Projects under the aviation method can earn Australian carbon credit units (ACCUs) by improving fuel efficiency and changing energy sources for aircraft used on domestic routes.

When to use this method

The aviation method may be suitable for your business if:

  • you want to reduce emissions from at least one aircraft in your fleet
  • you want to improve fuel efficiency for your aircraft
  • your aircraft uses or will switch to taxable fuel.


Project aircrafts must use taxable fuel and fuel with emission factors calculated accordingly by the NGER Determination.

To be eligible for a project under this method, you must submit an application which includes:

  • the energy and service data for your aircraft in the previous 12 months
  • the number and type of aircraft
  • any planned or existing aircraft auxiliary equipment
  • aircraft phases and routes
  • the service unit used for each phase of each aircraft.

You must also meet general eligibility requirements for the ACCU Scheme.

Relevant legislation

  • Part 3 of the Act
  • Section 12 of the method
  • Section 14 of the method
  • Parts 3 and 4 of Schedule 1 of the NGER Determination


Exclusions from the method are:

  • international flights
  • domestic routes that are extensions of international flights
  • aircraft replacement or fleet renewal as an individual project.

Relevant legislation

  • Section 7 of the method
  • Section 11 of the method

Method requirements

Your project must implement emissions reduction activities on at least one aircraft.

Project activities must:

  • modify an existing aircraft
  • change an aircraft's energy source or mix of energy sources used
  • change an aircraft's operational practices.

Examples of project activities are:

  • replacing on-board components with lighter-weight alternatives
  • altering aircraft structure to improve aerodynamics
  • increasing use of bio-derived jet fuel
  • installing ground power units or eligible renewable electricity generation equipment for your aircraft and its auxiliary equipment
  • changing terminal procedures to shorten taxi length or duration.
Relevant legislation
  • Part 2 of the method
  • Part 3 of the method

Specialist skills are required to calculate abatement.

Specialists you can engage with include:

  • registered professional engineers
  • certified energy managers
  • certified measurement and verification professionals.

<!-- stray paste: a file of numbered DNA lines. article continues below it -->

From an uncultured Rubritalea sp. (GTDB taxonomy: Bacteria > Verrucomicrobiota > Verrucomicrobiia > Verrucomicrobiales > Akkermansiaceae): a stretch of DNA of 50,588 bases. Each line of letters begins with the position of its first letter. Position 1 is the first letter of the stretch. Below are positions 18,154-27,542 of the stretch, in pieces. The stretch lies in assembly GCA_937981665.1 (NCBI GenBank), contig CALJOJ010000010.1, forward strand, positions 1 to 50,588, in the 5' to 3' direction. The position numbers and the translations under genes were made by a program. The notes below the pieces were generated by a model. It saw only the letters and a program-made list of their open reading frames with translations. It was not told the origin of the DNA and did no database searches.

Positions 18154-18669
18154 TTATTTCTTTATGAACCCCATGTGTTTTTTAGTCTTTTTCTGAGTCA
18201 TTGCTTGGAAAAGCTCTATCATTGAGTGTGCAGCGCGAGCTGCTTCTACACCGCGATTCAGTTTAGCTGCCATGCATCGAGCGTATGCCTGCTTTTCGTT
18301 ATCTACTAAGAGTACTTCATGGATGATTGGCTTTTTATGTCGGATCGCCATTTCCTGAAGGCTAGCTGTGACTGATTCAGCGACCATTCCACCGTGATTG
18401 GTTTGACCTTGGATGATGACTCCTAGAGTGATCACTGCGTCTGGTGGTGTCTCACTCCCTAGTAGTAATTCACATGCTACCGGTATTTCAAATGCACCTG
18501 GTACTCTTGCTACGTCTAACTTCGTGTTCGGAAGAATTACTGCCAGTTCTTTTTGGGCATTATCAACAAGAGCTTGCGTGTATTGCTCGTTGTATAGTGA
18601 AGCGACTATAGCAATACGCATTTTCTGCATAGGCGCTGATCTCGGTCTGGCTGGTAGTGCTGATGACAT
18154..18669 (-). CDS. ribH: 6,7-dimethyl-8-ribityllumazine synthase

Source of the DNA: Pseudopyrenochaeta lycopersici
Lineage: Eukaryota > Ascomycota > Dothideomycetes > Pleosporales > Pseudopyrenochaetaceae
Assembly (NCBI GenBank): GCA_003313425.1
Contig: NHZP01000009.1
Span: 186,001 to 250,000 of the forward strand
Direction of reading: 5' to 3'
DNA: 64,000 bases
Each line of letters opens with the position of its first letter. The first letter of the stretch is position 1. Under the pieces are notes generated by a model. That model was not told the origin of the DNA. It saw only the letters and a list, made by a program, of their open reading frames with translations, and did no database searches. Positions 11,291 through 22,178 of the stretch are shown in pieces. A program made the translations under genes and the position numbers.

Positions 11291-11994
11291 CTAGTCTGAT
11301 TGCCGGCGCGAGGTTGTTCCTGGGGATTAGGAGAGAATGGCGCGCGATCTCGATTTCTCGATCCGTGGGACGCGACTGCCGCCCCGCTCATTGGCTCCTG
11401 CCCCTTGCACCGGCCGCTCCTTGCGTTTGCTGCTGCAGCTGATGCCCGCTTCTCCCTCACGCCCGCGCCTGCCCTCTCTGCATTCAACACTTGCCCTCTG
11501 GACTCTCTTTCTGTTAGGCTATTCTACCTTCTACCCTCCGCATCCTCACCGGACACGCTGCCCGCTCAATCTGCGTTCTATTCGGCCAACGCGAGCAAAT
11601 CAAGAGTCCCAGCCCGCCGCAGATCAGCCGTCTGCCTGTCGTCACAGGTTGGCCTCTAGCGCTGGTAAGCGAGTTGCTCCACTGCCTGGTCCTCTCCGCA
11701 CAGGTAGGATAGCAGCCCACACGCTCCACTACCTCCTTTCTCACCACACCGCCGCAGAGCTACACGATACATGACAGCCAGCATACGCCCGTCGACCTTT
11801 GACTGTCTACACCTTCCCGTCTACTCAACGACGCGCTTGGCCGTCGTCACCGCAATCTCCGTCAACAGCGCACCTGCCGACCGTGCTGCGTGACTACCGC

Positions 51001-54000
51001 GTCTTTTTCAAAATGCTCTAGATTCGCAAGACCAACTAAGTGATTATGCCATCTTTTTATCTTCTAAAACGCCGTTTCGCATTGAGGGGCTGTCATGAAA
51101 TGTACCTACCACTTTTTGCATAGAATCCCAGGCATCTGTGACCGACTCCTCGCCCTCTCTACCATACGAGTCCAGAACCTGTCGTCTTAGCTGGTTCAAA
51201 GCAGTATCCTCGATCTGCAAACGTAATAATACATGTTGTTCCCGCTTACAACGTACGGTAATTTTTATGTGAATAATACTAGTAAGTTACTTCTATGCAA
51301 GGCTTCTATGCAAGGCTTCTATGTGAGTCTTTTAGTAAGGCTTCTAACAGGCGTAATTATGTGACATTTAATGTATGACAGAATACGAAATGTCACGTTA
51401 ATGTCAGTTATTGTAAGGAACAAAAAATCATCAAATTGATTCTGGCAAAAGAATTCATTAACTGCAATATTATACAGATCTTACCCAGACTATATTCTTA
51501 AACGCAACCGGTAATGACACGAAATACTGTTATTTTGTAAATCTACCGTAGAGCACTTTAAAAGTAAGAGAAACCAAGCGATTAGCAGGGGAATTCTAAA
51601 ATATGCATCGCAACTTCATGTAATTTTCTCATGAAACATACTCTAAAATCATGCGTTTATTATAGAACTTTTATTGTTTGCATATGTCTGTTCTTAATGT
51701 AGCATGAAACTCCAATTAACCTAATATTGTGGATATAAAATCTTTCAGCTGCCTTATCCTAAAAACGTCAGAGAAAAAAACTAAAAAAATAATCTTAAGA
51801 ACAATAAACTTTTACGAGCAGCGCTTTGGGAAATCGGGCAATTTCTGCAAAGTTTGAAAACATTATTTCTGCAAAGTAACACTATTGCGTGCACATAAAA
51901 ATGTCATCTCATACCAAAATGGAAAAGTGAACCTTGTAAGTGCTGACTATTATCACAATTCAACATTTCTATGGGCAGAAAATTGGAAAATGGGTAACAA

Relevant legislation
  • section 13(f) of the rule

7 years.

Relevant legislation
  • Part 5 of the Act

Abatement is calculated by comparing the total emissions intensity from different phases of your aircraft operations before and after project activities take place.

Emissions intensity refers to the emissions produced per service unit. Service units vary in each phase of operation.

For each aircraft in your project, you need to identify phases of aircraft operation affected by your intended activities.

These phases are:

  • transit
  • taxi out
  • take-off and climb
  • cruise
  • descent and landing
  • taxi in.

You must choose one service unit of the method for each phase of your project operation.

Relevant legislation
  • sections 10 and 12 of the method
  • Part 4 of the method
  • Schedule 1 of the method

Your project must monitor, report and collect each aircraft's:

  • service units
  • energy consumption data
  • phases
  • routes.

Your project must also meet monitoring requirements of the Act.

Relevant legislation
  • Part 17 of the Act
  • section 25 to 27 of the method

You must record data from the beginning of your project. You may not be issued ACCUs if there are missing records.

Your records must include:

  • descriptions of aircraft
  • any aircraft project activities performed
  • phases and routes involved
  • changes to operational practices
  • any auxiliary equipment installed, such as mobile equipment used to help power or operate your aircraft.
Relevant legislation
  • Part 17 of the Act
  • Part 17 of the rule
  • Section 24 of the method

You need to submit reports to us to earn ACCUs.

You must submit your first project report between 6 months to 2 years from the project start date.

Afterwards, you can report your project as frequently as you'd like, with the maximum space between reporting periods being 2 years.

Relevant legislation
  • Part 6 of the Act
  • Part 6 of the rule
  • section 21 of the method

We provide you with an audit schedule when your project's declared.

You must provide audit reports according to this schedule.

We schedule at least 3 audits. Extra audits can be triggered.

For more information on audit requirements, refer to our audit information.

Relevant legislation

  • Part 19 of the Act
  • Part 6 of the rule

Documents and resources